marijuana use. Because Congress did not regulate narcotics
until 1866 when it heavily taxed opium, a drug created long
before our Nation's founding, see United States v. Moore, 486
F.2d 1139, 1215-16, 1218 n.50 (D.C. Cir. 1973) (Wright, J.,
dissenting), it must be that individuals have a right to acquire
and use narcotics free from regulation…Indeed, creating
constitutional rights to be free from regulation based solely upon
a prior lack of regulation would undermine much of the modern
administrative state, which, like drug regulation, has increased
in scope as changing conditions have warranted.

The opinion cites Raich again elsewhere. The upshot: An opinion denying cancer patients access to a substance that would ease their pain (marijuana) is being used as precedent in an opinion that would deny cancer patients access to a substance that might… halt the spread of the cancer.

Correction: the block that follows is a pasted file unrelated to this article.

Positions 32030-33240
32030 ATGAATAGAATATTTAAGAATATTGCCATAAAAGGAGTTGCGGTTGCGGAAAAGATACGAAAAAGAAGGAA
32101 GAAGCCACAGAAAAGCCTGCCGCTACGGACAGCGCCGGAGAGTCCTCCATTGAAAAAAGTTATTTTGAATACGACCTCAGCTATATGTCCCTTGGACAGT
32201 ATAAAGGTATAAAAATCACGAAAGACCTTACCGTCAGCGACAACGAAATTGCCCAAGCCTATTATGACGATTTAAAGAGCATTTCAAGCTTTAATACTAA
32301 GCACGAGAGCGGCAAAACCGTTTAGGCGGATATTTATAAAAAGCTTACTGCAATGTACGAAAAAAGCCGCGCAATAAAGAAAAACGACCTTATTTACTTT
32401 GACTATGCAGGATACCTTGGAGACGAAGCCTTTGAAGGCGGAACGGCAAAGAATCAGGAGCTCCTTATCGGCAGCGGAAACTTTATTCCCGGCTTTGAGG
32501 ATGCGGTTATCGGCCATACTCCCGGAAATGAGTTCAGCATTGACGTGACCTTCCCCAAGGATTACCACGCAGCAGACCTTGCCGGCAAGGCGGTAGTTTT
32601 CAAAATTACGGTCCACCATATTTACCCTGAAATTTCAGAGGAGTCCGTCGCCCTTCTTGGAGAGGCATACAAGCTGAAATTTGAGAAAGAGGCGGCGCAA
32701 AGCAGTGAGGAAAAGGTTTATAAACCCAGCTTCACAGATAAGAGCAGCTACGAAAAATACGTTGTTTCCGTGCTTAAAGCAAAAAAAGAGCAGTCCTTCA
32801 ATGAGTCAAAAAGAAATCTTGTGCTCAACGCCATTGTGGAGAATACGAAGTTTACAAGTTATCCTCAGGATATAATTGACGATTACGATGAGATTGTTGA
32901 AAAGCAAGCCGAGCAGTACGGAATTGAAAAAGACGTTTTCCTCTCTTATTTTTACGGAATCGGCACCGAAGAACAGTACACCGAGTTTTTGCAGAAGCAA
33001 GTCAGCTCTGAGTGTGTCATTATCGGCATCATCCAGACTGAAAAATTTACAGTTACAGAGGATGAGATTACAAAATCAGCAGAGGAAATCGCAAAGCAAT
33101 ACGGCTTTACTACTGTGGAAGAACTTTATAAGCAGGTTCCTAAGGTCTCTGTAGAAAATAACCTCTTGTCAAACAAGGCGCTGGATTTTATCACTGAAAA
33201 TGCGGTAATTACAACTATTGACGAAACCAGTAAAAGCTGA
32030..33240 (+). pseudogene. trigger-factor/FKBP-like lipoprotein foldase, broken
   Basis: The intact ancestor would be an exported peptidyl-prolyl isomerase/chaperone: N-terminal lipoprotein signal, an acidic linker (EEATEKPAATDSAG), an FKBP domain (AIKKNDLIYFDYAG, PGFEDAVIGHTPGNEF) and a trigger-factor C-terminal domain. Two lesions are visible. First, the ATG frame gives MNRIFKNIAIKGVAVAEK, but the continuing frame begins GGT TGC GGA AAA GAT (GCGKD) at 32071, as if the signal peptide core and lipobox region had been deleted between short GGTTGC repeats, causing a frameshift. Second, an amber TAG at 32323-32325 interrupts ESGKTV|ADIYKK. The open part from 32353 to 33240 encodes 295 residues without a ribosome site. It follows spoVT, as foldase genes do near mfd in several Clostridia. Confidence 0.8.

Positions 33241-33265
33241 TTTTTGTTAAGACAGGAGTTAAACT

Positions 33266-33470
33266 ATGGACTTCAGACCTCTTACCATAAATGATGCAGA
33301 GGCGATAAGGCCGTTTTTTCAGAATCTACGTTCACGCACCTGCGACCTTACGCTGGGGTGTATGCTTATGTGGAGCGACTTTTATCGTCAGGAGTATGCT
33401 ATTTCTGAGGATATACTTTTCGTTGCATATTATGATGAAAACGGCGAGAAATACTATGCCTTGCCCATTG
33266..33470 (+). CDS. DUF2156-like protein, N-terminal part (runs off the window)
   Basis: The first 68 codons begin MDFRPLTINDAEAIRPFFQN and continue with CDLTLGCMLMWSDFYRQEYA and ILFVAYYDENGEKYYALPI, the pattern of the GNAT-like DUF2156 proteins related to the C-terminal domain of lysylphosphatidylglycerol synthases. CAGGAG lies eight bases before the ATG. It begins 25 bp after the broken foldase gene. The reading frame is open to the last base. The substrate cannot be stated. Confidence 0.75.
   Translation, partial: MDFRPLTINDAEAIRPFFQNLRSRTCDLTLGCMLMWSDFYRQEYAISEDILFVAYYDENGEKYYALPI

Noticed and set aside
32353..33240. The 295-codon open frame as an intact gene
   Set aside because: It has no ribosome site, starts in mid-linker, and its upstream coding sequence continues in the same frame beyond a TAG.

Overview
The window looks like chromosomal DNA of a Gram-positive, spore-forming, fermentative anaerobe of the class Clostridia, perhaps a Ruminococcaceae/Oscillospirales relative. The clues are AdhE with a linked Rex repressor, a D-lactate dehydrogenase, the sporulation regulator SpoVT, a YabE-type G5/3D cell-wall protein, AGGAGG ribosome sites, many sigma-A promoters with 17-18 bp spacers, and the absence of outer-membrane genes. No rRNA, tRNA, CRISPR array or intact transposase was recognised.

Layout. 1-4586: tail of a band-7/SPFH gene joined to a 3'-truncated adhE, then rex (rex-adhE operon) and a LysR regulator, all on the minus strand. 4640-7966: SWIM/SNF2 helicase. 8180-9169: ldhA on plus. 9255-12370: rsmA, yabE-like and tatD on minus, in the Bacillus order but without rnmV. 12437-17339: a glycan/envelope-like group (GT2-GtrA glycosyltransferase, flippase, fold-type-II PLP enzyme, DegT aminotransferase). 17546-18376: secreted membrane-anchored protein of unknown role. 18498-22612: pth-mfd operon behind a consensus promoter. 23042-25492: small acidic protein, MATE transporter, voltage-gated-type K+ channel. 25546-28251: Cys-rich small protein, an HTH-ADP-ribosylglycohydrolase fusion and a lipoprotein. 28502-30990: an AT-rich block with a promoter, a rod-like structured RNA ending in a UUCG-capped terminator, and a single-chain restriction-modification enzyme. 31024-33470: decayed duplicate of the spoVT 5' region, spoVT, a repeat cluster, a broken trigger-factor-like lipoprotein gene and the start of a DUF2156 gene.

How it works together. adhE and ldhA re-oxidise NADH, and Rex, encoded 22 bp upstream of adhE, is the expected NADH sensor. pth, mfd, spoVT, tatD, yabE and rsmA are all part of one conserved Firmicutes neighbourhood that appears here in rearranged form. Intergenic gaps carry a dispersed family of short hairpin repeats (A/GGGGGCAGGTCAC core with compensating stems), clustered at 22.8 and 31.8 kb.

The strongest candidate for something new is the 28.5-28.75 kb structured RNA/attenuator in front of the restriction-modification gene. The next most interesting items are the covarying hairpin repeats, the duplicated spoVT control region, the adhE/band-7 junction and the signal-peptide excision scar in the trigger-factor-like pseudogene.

My August/September feature on terminally ill patients, which includes reporting from the en banc rehearing, is here. Ron Bailey's take on the Abigail Alliance is here.

NEXT: The Liberation of Frank Rich

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  1. Boy, that is the money quote isn’t it? If we follow the constitution on this issue, we would have to follow the constitution on every issue. And who wants that?

  2. Actally, according to the government’s own propaganda film Reefer Madness, the government HAD no federal power to regulated marijuana as it was grown in every individual state (there apparently being no interstate commerce in it).